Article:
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The latest tepid economic forecast for Connecticut is not good news for struggling households waiting for the state to fully recover from the Great Recession and certainly not for Gov. Dannel P. Malloy's prospects if he seeks re-election in 2014 as expected.
A series of forecasts depicting Connecticut's recovery as sluggish when compared to the rest of the region and nation suggest that the 2014 gubernatorial election will focus on the economy, unlike 2010, when candidates argued over how to best address the massive budget deficit confronting the state.
Though structural problems remain that could lead to future money problems for the state, Gov. Malloy, working with a legislature dominated by fellow Democrats, can take credit for getting Connecticut in far better fiscal health than the situation he inherited. But the governor may well get more criticism about the economy than credit for budget balancing.
The latest report came from the New England Economic Partnership (NEEP), a nonprofit organization supported by a partnership of industries, utilities, academic and health care institutions, and which works closely with the Federal Reserve Bank in preparing its forecasts.
The report characterizes Connecticut economic growth over the next four years as steady, but not robust. Connecticut's unemployment rate of 8.1 percent is forecast to drop to 7.9 percent in the next few months, and 7.5 percent by 2014.
Connecticut has regained about half the 121,000 jobs lost during the recession. It will not be until 2016 that the state can expect to return to pre-recession job levels, according to the NEEP analysis.
Economists predict over the next few years growth in retail, construction, financial services, health care and government, but little job growth in manufacturing and information technology, with job losses at the casinos as competition in other states grows - not an encouraging outlook for southeastern Connecticut.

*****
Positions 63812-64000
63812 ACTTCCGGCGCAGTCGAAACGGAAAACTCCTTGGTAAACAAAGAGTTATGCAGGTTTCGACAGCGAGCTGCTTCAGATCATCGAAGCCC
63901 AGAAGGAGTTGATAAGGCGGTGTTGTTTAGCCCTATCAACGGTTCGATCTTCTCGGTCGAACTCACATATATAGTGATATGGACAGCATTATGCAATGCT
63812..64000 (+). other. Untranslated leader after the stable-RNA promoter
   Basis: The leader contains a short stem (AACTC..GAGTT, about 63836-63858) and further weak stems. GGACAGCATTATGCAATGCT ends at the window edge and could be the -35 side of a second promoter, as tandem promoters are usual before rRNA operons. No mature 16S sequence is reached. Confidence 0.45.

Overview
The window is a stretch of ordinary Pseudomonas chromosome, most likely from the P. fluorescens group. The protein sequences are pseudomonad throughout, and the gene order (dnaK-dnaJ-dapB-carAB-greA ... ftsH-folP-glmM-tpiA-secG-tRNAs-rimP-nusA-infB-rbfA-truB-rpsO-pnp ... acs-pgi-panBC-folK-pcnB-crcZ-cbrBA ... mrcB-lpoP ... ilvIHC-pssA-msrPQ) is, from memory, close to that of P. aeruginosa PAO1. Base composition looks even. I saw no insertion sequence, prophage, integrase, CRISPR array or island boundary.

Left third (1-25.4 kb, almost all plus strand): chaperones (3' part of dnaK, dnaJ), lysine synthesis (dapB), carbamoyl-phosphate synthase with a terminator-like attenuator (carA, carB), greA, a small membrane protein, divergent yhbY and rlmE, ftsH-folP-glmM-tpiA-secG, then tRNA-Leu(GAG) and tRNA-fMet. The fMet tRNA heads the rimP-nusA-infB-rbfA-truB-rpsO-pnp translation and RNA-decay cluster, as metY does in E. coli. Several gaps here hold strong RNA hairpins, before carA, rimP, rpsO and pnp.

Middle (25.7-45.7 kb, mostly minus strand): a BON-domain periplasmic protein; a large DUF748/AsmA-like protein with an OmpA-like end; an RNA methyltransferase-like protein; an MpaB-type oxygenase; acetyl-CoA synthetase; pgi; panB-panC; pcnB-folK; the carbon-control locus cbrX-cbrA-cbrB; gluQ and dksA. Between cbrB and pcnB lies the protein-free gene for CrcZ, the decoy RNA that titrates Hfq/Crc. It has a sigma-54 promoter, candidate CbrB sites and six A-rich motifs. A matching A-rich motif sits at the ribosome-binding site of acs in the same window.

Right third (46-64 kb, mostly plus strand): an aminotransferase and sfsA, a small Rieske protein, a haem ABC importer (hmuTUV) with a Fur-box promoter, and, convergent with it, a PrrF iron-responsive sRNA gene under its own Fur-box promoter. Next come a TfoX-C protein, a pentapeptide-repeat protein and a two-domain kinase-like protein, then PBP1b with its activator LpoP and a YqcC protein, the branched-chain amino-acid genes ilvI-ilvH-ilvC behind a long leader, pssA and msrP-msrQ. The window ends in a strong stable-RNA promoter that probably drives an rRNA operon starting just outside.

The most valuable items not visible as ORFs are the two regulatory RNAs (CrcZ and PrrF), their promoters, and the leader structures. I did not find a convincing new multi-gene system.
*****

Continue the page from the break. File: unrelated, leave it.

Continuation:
Gov. Malloy's deficit-fixing approach - focusing too much on tax increases not enough on curbing government expenditures - remains a drag on the state economy. It is a high tax state and one with a high cost of doing business.
On the plus side, the Malloy administration is pushing sensible energy policies to reduce costs by expanding natural gas availability and creating a competitive environment for expansion of renewable energy sources.
His aggressive approach to using government investment to spur business growth makes sense in some instances, but is overly broad and lacking a clear focus. Education reforms and an emphasis on science and technology training will make Connecticut competitive for attracting industry, but that is a long-term investment.
In asking voters to rehire him, Gov. Malloy could face a tough sell in saying he has done enough, quick enough, to fix the state economy.